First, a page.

Seesaw Terrestrial Wetting and Drying Between Eastern and Western Australia

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Abstract

Australia, the driest inhabited continent, is prone to natural disasters, such as droughts, floods, bushfires, and heatwaves. Strong climate variability causes recurring threats to water supply, agriculture, and the environment. Improving our insight into changes in hydroclimatic patterns is required to provide useful information for society. Previous studies mainly focused on the causes of extreme wet or dry events in specific periods and their impacts on agriculture and ecosystems. An understanding of long-term spatio-temporal patterns of wetting and drying in Australia is still lacking. Here we show, based on analyses of Gravity Recovery and Climate Experiment satellite derived terrestrial water storage and extended datasets, that there are four consecutive periods of seesaw wetting and drying between eastern and western Australia in the past five decades. The seesaw phenomenon is characterized by eastern Australia gaining water, while western Australia is losing water, and vice versa. Strong La Niña induced continent-wide wetting, resets this pattern, leaving each seesaw to last for 11 ± 5 years. We provide one possible mechanism related to vegetation response to climate variability and its feedback on hydrological processes to explain the seesaw pattern. The identified recurring seesaw pattern indicates that society would need to become more adaptive in managing forest, water, and disaster risks in the wake of a next strong La Niña induced continent-wide wetting in Australia.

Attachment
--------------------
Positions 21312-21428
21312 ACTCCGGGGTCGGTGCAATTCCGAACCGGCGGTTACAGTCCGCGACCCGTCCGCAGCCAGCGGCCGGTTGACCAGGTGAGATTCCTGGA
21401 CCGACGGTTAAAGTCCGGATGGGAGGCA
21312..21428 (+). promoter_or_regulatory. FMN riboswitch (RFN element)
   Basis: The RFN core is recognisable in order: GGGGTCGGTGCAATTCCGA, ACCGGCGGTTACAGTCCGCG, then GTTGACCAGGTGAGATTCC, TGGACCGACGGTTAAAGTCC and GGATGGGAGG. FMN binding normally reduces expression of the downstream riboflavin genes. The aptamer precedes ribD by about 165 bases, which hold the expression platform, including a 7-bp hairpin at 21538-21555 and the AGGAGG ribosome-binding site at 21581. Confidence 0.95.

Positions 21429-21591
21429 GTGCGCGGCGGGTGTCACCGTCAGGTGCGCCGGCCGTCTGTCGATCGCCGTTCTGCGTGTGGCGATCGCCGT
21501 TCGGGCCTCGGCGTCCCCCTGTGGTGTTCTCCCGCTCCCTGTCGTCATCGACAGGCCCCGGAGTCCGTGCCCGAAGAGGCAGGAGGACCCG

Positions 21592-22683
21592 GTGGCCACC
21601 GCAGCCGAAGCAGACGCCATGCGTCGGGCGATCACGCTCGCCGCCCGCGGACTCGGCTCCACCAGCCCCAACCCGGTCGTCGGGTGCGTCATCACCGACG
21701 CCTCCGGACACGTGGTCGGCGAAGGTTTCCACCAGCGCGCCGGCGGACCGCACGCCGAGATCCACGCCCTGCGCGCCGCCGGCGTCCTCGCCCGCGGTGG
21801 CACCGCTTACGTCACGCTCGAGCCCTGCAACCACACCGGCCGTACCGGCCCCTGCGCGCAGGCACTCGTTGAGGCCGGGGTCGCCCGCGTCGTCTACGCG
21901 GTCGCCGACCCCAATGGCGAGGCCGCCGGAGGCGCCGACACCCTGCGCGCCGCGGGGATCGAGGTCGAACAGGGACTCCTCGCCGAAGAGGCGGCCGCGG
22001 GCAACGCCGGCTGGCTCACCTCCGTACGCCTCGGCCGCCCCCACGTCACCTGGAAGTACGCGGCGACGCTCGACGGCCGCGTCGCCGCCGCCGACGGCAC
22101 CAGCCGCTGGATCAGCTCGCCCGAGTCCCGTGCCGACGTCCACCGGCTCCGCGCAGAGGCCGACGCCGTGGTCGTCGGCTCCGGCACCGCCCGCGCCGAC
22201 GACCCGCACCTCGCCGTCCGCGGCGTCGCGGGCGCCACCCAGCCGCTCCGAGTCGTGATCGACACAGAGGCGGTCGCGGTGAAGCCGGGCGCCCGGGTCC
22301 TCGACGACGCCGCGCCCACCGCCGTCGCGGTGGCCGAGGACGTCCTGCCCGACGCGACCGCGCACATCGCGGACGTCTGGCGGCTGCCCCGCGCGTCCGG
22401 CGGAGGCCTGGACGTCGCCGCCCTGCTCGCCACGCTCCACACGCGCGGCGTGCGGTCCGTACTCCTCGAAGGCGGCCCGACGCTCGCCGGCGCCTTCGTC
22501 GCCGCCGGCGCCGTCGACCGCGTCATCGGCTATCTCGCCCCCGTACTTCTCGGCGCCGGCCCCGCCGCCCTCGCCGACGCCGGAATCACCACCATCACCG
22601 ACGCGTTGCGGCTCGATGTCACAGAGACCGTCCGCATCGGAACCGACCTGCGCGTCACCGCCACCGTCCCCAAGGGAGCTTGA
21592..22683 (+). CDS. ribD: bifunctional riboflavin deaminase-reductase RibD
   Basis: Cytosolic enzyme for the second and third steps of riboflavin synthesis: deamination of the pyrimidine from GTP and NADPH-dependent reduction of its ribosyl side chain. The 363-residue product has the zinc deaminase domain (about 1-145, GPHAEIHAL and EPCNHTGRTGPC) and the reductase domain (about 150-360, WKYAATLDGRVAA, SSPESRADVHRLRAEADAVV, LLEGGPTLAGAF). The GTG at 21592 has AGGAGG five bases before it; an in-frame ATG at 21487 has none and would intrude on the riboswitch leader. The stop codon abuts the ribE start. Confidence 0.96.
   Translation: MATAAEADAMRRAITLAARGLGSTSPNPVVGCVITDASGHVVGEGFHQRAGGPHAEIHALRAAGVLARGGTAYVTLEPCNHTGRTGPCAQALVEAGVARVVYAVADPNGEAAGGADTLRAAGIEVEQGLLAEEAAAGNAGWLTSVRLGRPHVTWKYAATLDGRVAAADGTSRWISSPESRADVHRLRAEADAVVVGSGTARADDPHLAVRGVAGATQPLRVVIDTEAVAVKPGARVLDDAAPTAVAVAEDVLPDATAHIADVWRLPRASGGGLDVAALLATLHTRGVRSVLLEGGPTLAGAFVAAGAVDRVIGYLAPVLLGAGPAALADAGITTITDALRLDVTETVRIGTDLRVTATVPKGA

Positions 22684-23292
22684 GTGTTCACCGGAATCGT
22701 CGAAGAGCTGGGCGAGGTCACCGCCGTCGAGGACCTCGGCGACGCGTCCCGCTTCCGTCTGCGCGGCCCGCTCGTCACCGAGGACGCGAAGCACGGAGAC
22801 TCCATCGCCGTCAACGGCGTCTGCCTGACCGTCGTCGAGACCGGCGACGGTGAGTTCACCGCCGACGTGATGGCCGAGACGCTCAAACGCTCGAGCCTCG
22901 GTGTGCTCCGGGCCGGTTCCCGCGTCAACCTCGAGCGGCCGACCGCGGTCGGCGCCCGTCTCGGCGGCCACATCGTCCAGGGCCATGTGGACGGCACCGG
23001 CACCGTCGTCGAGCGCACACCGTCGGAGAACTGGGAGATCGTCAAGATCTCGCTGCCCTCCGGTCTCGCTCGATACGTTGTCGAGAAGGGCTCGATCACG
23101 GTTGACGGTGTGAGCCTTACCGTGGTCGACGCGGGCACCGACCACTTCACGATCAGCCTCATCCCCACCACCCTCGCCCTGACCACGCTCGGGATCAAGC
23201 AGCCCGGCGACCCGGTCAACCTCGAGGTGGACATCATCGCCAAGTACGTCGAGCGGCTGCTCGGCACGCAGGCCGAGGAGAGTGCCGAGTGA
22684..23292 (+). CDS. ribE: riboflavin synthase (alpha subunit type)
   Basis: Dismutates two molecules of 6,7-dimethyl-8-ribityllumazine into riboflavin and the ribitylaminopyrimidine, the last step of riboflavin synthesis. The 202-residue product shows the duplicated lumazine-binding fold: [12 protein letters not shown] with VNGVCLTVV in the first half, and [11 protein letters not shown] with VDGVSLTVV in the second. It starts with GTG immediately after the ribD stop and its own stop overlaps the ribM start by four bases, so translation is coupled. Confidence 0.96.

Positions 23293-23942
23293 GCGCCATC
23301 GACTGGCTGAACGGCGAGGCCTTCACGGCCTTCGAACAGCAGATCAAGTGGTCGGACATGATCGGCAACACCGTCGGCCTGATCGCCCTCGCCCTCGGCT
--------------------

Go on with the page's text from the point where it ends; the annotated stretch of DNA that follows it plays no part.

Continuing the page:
Original languageEnglish
Article numbere2020EF001893
Number of pages11
JournalEarth's Future
Volume9
Issue number5
DOIs
Publication statusPublished - May 2021

Keywords

  • National Centre for Groundwater Research and Training
  • seesaw wetting/drying phenomenon
  • terrestrial water storage (TWS)
  • terrestrial water storage (TWS) seesaw pattern
  • La Niña
  • La Niña induced continent-wide wetting
  • vegetation mediated hydrological responses
  • decadal precipitation variability
  • American Geophysical Union

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